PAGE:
The second option is that you send a cover or query letter to a literary agent and wait to hear back.  They may reject you, or they may want to see more.  If they take you on, you negotiate terms and then they sell your book on your behalf.  Of course, they take a percentage of the sale.  Again, this is a very simplistic explanation, but basically the core of the matter.

There are several different kinds of terms you need to negotiate, but chief among them are copyright issues.  Do you still retain the right to your work, or are you selling the rights?  If you sell the rights outright, the work is no longer yours.  You may receive royalties, but you no longer have any claim to the work from a business standpoint.  What are your film option rights?  Is there an expectation for future books?

There are many ways to circumnavigate this process.  For example, some authors submit to small magazines and anthologies and eventually get noticed by a literary agent or publishing house and are wooed.  This is rare, but even if it doesn’t result in a  book deal, it’s also a great way to build an audience and build credibility in the publishing world.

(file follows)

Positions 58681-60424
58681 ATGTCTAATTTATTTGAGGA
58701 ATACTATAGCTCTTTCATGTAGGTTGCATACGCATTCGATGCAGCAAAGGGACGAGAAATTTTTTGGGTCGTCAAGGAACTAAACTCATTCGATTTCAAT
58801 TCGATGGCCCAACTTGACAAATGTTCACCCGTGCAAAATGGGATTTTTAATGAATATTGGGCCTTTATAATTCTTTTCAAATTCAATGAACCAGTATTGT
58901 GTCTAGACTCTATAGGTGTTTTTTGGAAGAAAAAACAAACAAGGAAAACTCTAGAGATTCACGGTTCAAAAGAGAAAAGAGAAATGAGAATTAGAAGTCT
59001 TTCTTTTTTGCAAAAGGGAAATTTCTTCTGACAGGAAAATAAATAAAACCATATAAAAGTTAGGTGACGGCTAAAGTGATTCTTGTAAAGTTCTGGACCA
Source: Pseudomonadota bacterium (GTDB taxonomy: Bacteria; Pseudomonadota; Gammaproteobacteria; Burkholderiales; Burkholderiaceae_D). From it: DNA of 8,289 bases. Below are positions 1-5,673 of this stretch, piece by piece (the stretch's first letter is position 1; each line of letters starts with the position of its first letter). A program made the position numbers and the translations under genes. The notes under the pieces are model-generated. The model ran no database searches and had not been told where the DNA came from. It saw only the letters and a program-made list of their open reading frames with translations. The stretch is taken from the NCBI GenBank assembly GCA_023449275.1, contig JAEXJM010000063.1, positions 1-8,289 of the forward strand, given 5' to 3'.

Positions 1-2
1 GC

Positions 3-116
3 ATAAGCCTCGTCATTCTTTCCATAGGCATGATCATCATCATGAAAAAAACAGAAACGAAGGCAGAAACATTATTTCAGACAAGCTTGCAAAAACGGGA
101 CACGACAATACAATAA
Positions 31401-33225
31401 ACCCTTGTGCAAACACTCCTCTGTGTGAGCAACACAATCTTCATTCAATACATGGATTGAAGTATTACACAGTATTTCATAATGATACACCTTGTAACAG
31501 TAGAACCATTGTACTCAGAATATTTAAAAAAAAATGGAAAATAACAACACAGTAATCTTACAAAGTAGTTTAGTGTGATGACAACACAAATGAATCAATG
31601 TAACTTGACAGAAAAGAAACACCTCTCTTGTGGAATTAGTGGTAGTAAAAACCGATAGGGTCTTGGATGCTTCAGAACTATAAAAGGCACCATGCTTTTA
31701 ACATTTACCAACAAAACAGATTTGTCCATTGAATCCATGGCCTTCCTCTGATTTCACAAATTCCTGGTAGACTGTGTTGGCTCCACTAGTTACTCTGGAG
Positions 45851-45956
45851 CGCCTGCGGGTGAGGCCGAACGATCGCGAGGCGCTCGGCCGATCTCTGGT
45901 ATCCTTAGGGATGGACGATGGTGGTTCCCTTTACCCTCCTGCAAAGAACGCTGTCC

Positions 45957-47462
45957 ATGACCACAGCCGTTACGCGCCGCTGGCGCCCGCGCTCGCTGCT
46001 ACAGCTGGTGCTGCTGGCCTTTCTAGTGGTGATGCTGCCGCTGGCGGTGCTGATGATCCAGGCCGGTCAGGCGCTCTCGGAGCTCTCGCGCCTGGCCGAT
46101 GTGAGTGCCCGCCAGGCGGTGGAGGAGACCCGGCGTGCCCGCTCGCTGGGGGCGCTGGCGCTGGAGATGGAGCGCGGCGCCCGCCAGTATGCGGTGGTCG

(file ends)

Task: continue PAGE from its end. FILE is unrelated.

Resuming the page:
The Writer’s Market is a fantastic way to figure out what publishers or literary agents may want your work.  Be aware though, that everyone uses this book, and so the houses and agents listed are probably overrun with material.

If you’re thinking to yourself that this all sounds incredibly time consuming, you’re absolutely right.  A single book or short story can take years to sell.  Many have given up due to impatience alone.  For the dedicated, though, that eventual approval from the traditional publishing world can be incredibly gratifying.

In the old days, this was about your only option.  Some self-published – Walt Whitman is a famous example, but this wasn’t necessarily an easy avenue to pursue, either.

But here we are, 2014, and if you want to share your writing, you can do so right now.  Seriously, like right now.  As in before the end of the day.

Let’s run through your possibilities.